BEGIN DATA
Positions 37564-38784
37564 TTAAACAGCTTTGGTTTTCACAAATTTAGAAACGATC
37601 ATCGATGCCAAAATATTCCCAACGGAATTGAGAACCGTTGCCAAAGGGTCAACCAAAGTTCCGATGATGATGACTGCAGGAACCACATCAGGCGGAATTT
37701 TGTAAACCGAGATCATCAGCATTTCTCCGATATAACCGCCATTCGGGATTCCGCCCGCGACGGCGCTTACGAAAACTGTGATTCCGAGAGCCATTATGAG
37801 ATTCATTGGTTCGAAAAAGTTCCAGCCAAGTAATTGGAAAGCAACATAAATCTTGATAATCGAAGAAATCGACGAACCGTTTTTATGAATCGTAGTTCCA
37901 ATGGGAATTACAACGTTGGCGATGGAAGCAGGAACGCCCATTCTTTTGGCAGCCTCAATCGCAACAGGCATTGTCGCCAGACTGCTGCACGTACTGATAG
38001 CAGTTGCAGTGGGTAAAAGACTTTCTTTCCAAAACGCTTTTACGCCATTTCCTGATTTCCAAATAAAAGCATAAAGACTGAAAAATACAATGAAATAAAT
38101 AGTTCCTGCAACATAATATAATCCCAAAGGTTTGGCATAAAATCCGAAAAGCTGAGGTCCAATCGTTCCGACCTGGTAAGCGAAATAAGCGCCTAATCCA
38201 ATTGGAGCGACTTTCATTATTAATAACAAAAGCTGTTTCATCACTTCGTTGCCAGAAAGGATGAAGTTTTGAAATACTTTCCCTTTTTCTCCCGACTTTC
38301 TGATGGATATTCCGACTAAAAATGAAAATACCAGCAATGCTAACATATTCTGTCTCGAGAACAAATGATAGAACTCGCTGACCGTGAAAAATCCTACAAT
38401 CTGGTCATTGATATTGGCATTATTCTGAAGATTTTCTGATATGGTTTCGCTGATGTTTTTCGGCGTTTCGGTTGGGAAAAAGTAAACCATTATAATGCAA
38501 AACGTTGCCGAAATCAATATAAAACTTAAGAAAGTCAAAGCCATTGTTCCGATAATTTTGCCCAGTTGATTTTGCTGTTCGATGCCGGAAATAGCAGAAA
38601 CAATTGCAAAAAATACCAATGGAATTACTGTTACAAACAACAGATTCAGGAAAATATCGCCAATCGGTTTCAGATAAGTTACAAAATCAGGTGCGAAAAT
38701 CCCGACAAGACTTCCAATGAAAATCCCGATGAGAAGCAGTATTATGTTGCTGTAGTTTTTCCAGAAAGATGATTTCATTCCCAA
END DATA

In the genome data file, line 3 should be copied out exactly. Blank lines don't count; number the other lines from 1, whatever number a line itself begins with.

37601 ATCGATGCCAAAATATTCCCAACGGAATTGAGAACCGTTGCCAAAGGGTCAACCAAAGTTCCGATGATGATGACTGCAGGAACCACATCAGGCGGAATTT